Law Enforcement Memorial
To lose an officer is to lose a hero.
Law enforcement officers dedicate not only their careers, but their entire lives to bringing peace and justice to our society - a blessing that can never be repaid. It is a particularly inexplicable loss when an officer is killed in the line of duty.
The Tarrant County Law Enforcement Memorial remembers these officers, their stories and their service.
Deputy Constable Mark Diebold
End of Watch: September 7, 2017
Deputy Constable Mark Diebold served in Constable Precinct 5 for 9 years. Prior to working in the Constable’s Office, he served in the Tarrant County Sheriff’s Department from 1994-2008.
Constable Diebold was well-known for helping deliver a baby on the side of the road. In July of 2016, he pulled over a Jeep for speeding. When he approached, the driver of the vehicle, Caleb Hall stated that his wife, Destiny was having a baby and they were speeding to get to the hospital. Constable Diebold escorted the couple for a few miles until the Jeep pulled over to the side of the road. Constable Diebold called for an ambulance, which did not arrive in time. Constable Diebold and Caleb Hall delivered the healthy baby girl. Constable Diebold remained close with the Hall family, and attended the little girl’s first birthday celebration to have a tea party with her.
On Thursday, September 7, 2017, Constable Diebold was participating in tactical team qualifications. He was finishing qualifications when he suffered a heart attack and died. Constable Diebold was known as a good friend and dedicated officer, and was described as a friendly giant by Justice of Peace Sergio De Leon.
Constable Diebold was 48 years old and survived by his wife, Jennifer and three daughters, Trinity, Courtney, and Victoria.
Lieutenant George Maurice Hendrix, Jr.
End of Watch: September 17, 1997
Before working in Tarrant County, Lieutenant Hendrix served active duty in the United States Army. He also worked as a patrol officer at the Euless Police Department and Shreveport Police Department. Lieutenant Hendrix started his career with the Tarrant County Sheriff’s Office in 1991 as a Detention Officer, and then worked his way up to Lieutenant of the Tarrant County Sheriff’s Training Academy. At the time of his death, he was a Colonel in the United States Army Reserve.
On September 17, 1997, Lieutenant Hendrix and Deputy Sheriff Thomas Jay Smith were participating in a helicopter surveillance flight in an attempt to find stolen motor vehicles. During take-off, the helicopter crashed. Bystanders pulled Lieutenant Hendrix and Deputy Smith from the wreckage and attempted CPR, but were unable to save them due to extensive spinal, head, and internal injuries.
Lieutenant Hendrix was 51 years old and was survived by his wife, Marsha and son, Mark.
Deputy Sheriff Thomas Jay “T.J.” Smith
End of Watch: September 17, 1997
Deputy Smith had worked for the Tarrant County Sheriff’s Office for 12 years. Before the Sheriff’s Office, Deputy Smith worked for five years as a Law Enforcement Specialist in the United States Air Force, as well as several months at the River Oaks Police Department. While at the Tarrant County Sheriff’s Office, he received many letters of commendation while working in the Warrants Division and Criminal Investigations Division.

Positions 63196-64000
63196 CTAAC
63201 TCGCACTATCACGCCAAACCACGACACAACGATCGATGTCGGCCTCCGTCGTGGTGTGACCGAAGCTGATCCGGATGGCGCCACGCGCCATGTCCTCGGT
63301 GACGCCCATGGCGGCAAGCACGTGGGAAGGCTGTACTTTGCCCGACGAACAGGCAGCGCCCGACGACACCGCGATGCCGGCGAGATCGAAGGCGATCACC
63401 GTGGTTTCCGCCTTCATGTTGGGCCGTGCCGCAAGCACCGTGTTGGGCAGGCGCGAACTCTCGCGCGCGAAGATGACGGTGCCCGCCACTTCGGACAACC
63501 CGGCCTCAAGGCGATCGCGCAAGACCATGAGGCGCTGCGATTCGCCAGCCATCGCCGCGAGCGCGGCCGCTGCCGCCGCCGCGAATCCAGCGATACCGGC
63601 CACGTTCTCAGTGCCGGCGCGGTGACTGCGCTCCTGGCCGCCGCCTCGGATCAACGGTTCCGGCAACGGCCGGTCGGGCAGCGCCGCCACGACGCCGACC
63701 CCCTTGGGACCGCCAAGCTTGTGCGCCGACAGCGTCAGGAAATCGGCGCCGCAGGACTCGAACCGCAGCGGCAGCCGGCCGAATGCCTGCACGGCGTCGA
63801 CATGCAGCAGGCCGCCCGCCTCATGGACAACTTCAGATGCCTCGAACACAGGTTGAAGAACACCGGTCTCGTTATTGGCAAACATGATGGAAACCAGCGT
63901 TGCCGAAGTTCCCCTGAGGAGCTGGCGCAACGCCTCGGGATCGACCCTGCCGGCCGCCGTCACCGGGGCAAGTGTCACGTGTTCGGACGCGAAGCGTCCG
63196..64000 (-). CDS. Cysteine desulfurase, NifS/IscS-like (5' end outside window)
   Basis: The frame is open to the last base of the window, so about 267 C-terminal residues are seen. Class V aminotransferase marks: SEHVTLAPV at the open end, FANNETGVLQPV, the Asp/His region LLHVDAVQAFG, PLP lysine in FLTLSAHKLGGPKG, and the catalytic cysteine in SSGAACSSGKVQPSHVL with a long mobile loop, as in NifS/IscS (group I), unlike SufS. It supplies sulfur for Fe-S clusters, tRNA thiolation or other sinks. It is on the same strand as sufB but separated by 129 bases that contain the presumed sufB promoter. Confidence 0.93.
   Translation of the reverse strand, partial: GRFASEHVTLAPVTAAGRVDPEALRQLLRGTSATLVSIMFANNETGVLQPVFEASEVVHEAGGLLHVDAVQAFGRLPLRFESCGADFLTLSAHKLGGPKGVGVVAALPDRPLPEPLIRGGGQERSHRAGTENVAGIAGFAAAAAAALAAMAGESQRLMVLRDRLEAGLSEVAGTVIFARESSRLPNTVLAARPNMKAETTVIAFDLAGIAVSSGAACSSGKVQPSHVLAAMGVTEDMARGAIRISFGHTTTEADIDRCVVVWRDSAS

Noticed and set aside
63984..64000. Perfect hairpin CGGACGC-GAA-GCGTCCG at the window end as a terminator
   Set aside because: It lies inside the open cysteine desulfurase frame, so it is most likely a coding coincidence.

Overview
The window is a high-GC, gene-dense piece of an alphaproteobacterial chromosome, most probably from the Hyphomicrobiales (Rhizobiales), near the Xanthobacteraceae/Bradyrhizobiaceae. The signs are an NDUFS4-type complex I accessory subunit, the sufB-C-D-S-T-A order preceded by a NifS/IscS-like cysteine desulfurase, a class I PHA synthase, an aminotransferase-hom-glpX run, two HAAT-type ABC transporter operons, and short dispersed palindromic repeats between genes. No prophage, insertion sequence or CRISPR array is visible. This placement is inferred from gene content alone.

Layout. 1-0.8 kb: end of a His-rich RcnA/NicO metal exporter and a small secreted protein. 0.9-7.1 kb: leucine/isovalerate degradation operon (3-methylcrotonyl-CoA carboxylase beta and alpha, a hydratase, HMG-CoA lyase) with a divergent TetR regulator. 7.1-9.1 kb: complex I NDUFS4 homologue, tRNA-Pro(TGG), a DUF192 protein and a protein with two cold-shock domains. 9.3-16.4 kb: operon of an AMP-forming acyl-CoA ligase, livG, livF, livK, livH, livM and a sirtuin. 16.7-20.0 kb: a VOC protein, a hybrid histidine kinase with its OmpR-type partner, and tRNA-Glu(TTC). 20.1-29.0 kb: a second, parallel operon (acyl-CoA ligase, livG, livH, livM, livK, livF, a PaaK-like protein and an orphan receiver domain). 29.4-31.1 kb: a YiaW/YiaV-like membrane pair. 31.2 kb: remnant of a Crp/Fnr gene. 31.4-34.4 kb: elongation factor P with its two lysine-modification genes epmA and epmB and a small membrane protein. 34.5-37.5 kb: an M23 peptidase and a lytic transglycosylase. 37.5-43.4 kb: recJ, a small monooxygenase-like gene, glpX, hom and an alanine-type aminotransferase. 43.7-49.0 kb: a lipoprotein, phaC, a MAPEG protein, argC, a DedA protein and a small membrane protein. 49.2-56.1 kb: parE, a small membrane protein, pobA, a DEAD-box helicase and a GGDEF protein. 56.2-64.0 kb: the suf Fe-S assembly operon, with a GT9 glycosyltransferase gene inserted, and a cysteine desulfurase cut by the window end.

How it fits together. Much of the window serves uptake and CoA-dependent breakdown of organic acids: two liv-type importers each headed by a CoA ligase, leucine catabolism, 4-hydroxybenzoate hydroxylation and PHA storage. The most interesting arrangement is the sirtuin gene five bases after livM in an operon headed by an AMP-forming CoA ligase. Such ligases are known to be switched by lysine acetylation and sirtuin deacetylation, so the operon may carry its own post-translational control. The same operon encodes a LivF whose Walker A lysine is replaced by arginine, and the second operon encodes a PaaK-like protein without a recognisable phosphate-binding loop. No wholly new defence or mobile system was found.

On September 17, 1997, Deputy Smith and Lieutenant Maurice Hendrix were participating in a helicopter surveillance flight in an attempt to find stolen motor vehicles. During take-off, the helicopter crashed. Bystanders pulled Deputy Smith and Lieutenant Hendrix from the wreckage and attempted CPR, but were unable to save them due to extensive spinal, head, and internal injuries.
Deputy Smith was 45 years old, and was survived by his wife Kathy and two children, Jennifer and Lonnie Ray.
Deputy Sheriff Frank D. Howell
End of Watch: November 3, 1986
Deputy Sheriff Frank D. Howell was an active member in the law enforcement community for many years. He started his career at the age of 17 working as a police dispatcher for the City of Lake Worth. During his career, Deputy Howell also worked as a police officer for Watauga, Richland Hills, Forest Hill, and Benbrook. He also served as a Municipal Judge in Saginaw. On November 3, 1986, Deputy Howell noticed a suspicious vehicle sitting behind the Veterans of Foreign Wars building at 400 W. Felix in Fort Worth. Deputy Howell got out of his car and approached the vehicle. While he was questioning the occupants of the car, one of the suspects began to resist arrest and gained control of Deputy Howell’s service weapon. The suspect shot and killed Deputy Howell as he was attempting to call for backup. He was 38 years old.
This murder resulted in one of the largest and longest manhunts that Tarrant County has ever conducted. The suspect fled to Mexico immediately after the murder of Deputy Howell but was captured ten years later and identified as Enrique “Ricky” Moreno Casas. The Mexican government refused to extradite Casas to the United States since Texas was seeking the death penalty. He was convicted in a Mexican court and sentenced to 40 years in a Mexican prison. Deputy Howell was survived by his wife, Penny and three children, James David, Jason, and Jennifer.